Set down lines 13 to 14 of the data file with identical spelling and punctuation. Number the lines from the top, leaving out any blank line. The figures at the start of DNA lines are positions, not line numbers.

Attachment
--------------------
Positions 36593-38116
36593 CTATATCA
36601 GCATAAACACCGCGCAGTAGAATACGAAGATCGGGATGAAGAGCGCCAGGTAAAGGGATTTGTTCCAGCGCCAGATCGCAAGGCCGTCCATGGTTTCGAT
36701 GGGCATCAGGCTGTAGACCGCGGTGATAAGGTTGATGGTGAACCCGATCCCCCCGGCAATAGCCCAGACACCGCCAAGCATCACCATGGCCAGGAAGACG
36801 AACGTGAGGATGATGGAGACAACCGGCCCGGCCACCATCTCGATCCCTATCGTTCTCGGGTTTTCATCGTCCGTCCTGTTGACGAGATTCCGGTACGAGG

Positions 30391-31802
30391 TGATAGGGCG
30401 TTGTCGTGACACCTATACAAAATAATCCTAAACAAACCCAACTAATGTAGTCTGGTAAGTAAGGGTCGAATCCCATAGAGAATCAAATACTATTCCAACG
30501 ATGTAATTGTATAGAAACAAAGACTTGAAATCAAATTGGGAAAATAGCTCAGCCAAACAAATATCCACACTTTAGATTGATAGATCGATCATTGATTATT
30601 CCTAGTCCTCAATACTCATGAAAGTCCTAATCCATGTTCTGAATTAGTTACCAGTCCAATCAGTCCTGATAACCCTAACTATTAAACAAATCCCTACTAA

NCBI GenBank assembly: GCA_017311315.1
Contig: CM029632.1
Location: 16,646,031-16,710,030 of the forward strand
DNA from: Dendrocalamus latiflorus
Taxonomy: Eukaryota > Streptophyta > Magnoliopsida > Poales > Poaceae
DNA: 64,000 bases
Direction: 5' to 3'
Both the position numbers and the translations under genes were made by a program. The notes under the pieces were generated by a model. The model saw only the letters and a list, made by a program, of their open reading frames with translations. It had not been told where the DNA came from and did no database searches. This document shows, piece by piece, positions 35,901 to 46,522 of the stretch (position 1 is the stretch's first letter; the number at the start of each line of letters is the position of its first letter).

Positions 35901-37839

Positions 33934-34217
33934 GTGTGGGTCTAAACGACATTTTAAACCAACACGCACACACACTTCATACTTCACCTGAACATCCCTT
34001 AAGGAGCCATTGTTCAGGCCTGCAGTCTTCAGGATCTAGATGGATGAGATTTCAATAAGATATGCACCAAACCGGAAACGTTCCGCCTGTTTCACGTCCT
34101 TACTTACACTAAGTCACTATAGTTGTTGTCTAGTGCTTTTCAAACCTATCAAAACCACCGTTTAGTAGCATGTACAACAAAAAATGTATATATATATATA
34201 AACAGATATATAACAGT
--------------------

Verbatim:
Location: 16,646,031-16,710,030 of the forward strand
DNA from: Dendrocalamus latiflorus